State Board Report
The power of the pen is interesting. Despite being only a single page in a monthly newsletter, I have been surprised by the number of comments I receive around the country from readers of the NASBA State Board Report who specifically reference issues raised in my “Memo.” Often my articles have a subtle message delivered in my conversational style. On occasion (such as the “Photos on the Wall” September 2012 Memo about diversity) the message is direct, more critical and may not be equally appreciated by all readers. I suspect this month’s Memo will fall into that category.
If you travel around the country you may see traffic signs that warn you to “Watch Out for Falling Rocks” or maybe of a “Moose Crossing.” It is also quite likely that you have never actually seen a rock fall or a moose cross the highway; however, the diligent thing to do is to exercise increased caution. There are currently some warning signs in the accountancy regulator’s path.
I recently attended a meeting in Washington, DC, with several leaders of the U.S. financial and accounting communities. In a discussion about the soon-to-be-released “Financial Reporting Framework for Small- and Medium-Sized Entities” (Framework), one leader referred to it as “GAAP Lite” and another as “GAAP for dummies.” I realize that these comments were tongue-in-cheek; however, these remarks clearly infer that the bar is being lowered from the current GAAP standards.
As reported (see SBR 2/13), NASBA has not supported the proposed Framework and, in a letter to the AICPA, requested that the release of the Framework be delayed to allow the newly formed Private Company Council an opportunity to develop or conside authoritative standards to address the issues and concerns raised in the AICPA/FAF/NASBA Blue Ribbon Panel on Standard Setting for Private Companies’ findings. While NASBA and AICPA agreed then, and today, that changes were needed in GAAP to address small and medium entities (SMEs), we continue to disagree on how that is to be done.
I have heard many conversations ascribing petty reasons for the rush to release the proposed Framework. However, I work closely with the good folks on both sides of this issue, and I choose to believe that despite strong differences of opinion and positions on the issue, the motivation of all involved is to get to a high quality result and provide an alternative to current GAAP. So what are NASBA’s concerns?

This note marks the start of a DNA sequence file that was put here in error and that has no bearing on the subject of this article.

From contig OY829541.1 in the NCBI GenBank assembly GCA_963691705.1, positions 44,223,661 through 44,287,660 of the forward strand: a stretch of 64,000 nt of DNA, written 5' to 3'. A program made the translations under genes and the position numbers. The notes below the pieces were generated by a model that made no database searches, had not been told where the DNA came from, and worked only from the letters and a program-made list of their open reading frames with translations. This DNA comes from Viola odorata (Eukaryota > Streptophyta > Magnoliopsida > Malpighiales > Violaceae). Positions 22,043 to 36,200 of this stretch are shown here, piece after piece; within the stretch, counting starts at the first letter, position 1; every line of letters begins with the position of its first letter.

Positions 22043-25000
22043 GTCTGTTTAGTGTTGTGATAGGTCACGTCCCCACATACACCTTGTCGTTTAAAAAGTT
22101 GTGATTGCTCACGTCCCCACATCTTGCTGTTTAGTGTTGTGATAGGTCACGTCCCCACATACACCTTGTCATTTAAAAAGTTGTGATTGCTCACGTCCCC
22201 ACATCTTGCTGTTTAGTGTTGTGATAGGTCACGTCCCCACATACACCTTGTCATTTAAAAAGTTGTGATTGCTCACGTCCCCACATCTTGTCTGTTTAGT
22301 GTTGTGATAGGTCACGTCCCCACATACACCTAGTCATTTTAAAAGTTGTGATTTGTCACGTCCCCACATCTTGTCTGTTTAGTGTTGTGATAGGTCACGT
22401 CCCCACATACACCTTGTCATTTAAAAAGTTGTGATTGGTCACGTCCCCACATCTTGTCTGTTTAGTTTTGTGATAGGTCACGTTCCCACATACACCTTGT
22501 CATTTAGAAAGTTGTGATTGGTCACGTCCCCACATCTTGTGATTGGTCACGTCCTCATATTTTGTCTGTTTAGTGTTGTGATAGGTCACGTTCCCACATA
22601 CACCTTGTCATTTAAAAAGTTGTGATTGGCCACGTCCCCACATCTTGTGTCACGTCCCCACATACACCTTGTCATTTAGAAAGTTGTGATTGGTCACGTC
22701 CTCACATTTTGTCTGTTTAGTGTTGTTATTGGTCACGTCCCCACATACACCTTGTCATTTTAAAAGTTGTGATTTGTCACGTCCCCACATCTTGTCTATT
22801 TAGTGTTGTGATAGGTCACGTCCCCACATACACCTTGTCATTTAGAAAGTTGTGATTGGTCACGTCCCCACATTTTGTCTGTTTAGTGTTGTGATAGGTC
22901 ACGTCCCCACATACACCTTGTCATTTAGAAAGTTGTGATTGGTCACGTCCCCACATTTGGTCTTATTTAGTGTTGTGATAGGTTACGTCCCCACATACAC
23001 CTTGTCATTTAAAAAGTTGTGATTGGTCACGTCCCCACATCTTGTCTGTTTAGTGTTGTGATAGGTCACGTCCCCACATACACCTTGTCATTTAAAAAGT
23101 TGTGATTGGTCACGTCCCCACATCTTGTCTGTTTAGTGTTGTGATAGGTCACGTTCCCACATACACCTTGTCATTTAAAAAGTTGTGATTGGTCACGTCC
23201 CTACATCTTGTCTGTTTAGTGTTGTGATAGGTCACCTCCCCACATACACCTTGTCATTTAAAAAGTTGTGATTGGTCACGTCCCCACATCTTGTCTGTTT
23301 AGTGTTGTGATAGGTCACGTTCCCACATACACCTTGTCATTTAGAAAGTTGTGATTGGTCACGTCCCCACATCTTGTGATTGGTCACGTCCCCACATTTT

One of our biggest concerns is the precedent this sets. Currently, accounting standards are established by the Financial Accounting Standards Board. There have been several OCBOAs (Other Comprehensive Basis Of Accounting – cash basis and tax basis) that have been extensively used for a number of years, with no standards in place and some “guidance,” but they are pretty clear cut. One is based on the movement of cash, and the other on the Internal Revenue Code. The proposed Framework appears to be a mix of the Canadian Financial Reporting Framework, GAAP and tax basis OCBOA, for the most part, and will be confusing at best. The fact that it is nonauthoritative is problematic, as it will be difficult to regulate. What if other organizations decide to start developing and issuing their own versions of what they call OCBOA for general use? This could create chaos. How is this in the public interest?
Secondly, the Framework does not define “SME” (small or medium-sized entity), and, even with many comments regarding the issue, AICPA does not appear to intend to define what falls within that term. The result is that any non-public entity could use the Framework, regardless of size or complexity. This provides much opportunity for abuse by companies who want to avail themselves of the “pick and choose” nature of the Framework to optimize the view of their financial condition.
Finally, we are very concerned with the way the proposed Framework was developed. It was essentially written before it went to the appointed task force. It was only briefly exposed, and the resulting objective suggestions and concerns (including NASBA’s) appear to have been ignored. AICPA has indicated plans to have its staff, assisted by a task force, revisit the Framework every three to four years. How can this be launched and regulators asked to stand by and watch it being used with no formal monitoring of what is not working, where there are abuses, or how the investor/lending communities react to it? As a non-authoritative alternative to GAAP, the Framework will be essentially unregulated, can be used by non-CPAs and, we believe, be potentially harmful to the public.
The NASBA Board of Directors spent most of their April meeting discussing the Framework, the denial of their request that the release be stopped, and what action NASBA should take. Ultimately, the discussion evolved into a wider policy discussion as to whether professional associations should be allowed to issue alternatives to authoritative standards and, more importantly, should Boards of Accountancy have a voice in what is clearly a public protection issue. Beginning at our Regional Meetings in New Orleans and Chicago, we will discuss a proposal for developing model rule language for the Boards of Accountancy that would empower them to consider the appropriateness, validity and risks associated with any proposed non-authoritative standard before approving its use in the state.
As of this writing, a rock has not fallen, nor has a moose been sighted. However, there are certainly warning signs. State Boards need to pay attention to these important issues. NASBA will be there to provide support. In the meantime, “Look out for falling rocks!”
Semper ad meliora. (Always toward better things.)
— Ken L. Bishop
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